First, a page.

A landmark study run over 35 years has revealed that a healthy lifestyle can help reduce the risk of ill health and disease in old age. The study, funded jointly by the Medical Research Council, the Alzheimer's Society and the British Heart Foundation, is the largest of its kind.
Started in 1979, the study has recorded the lifestyles of 2,500 men from Caerphilly, Wales at regular intervals. At the beginning of the study, the men were asked to eat well, keep trim, exercise regularly and refrain from smoking. Every five years, their diet, weight, alcohol intake and exercise levels were measured, and their blood was tested.
Three decades later, only 25 men had stuck to the regime. However, those who persevered were found to have dramatically cut the risk of developing cancer, diabetes and dementia, as well as reduced the risk of suffering from a heart attack or a stroke.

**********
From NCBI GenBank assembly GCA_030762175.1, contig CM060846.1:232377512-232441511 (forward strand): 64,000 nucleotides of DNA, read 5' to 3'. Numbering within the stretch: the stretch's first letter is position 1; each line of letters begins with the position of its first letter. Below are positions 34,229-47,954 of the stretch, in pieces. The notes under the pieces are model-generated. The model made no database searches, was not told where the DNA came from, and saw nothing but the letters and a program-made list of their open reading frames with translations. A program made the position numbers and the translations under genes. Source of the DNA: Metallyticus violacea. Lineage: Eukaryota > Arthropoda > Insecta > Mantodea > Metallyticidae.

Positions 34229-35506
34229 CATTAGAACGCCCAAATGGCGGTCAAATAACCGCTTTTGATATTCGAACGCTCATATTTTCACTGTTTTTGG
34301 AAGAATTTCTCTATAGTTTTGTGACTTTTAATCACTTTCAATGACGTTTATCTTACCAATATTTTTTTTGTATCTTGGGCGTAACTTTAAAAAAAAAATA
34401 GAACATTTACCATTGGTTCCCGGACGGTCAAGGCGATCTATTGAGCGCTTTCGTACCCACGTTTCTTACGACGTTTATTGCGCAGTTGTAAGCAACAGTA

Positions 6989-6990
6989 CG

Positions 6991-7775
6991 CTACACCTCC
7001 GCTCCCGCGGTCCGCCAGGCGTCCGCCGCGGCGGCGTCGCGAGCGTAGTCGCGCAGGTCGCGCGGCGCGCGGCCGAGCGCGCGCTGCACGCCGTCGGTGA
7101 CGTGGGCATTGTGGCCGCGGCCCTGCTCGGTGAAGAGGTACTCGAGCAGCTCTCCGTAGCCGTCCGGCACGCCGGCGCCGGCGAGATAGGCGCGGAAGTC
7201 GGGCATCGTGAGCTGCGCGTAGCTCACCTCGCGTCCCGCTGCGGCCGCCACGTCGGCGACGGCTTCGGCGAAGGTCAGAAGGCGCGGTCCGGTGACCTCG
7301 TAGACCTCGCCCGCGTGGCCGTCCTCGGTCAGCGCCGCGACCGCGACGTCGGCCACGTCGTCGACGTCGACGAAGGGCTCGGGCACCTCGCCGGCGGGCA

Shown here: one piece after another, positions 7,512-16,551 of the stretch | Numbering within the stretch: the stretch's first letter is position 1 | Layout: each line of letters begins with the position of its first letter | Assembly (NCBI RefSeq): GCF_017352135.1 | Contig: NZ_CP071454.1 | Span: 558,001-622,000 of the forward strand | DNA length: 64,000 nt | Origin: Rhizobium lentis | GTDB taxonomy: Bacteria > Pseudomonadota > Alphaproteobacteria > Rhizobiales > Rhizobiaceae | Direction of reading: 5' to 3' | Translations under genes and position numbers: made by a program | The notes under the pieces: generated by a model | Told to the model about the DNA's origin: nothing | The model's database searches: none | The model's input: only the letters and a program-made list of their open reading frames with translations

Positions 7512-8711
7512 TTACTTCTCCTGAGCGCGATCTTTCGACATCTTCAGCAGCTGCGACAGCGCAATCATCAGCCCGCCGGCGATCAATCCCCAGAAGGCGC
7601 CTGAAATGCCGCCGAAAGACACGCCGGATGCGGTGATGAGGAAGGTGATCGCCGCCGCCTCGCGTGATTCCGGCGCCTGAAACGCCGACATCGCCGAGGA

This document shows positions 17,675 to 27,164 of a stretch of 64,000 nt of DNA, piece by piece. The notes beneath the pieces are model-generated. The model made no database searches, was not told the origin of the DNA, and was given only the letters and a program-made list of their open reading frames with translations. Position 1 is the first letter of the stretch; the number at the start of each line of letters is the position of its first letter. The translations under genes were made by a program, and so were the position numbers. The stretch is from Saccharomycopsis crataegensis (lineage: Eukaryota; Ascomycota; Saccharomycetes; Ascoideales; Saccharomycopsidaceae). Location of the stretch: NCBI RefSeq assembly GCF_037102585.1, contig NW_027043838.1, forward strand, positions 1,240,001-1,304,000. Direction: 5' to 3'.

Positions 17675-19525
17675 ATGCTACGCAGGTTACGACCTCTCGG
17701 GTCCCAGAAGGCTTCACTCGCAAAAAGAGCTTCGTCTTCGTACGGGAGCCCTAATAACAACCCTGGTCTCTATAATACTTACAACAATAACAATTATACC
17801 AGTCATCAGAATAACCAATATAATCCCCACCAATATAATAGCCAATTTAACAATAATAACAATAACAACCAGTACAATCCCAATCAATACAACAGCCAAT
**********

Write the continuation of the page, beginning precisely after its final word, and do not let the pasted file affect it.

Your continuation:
Those who followed at least four out of five of the recommendations reduced their chances of developing diabetes by 70%; of having a stroke or heart attack by 60%; of contracting various forms of cancer by 40%; and of developing dementia by 60%.
Study leader Professor Peter Elwood of Cardiff University, said: “Although following these steps does not give them complete protection against disease, the men, who, despite living healthily, developed a disease, did so at a much older age than the men who were neglectful of their lifestyle. As a nation, we must wake up to the preventive power of living a healthy life."
Fiona Lowry, CEO of The Good Care Group, added, “The results of this study reinforce the importance of healthy eating throughout life and into old age. It’s an area we continue to invest in - all of our carers are trained in how to prepare nutritious and wholesome meals for their clients”.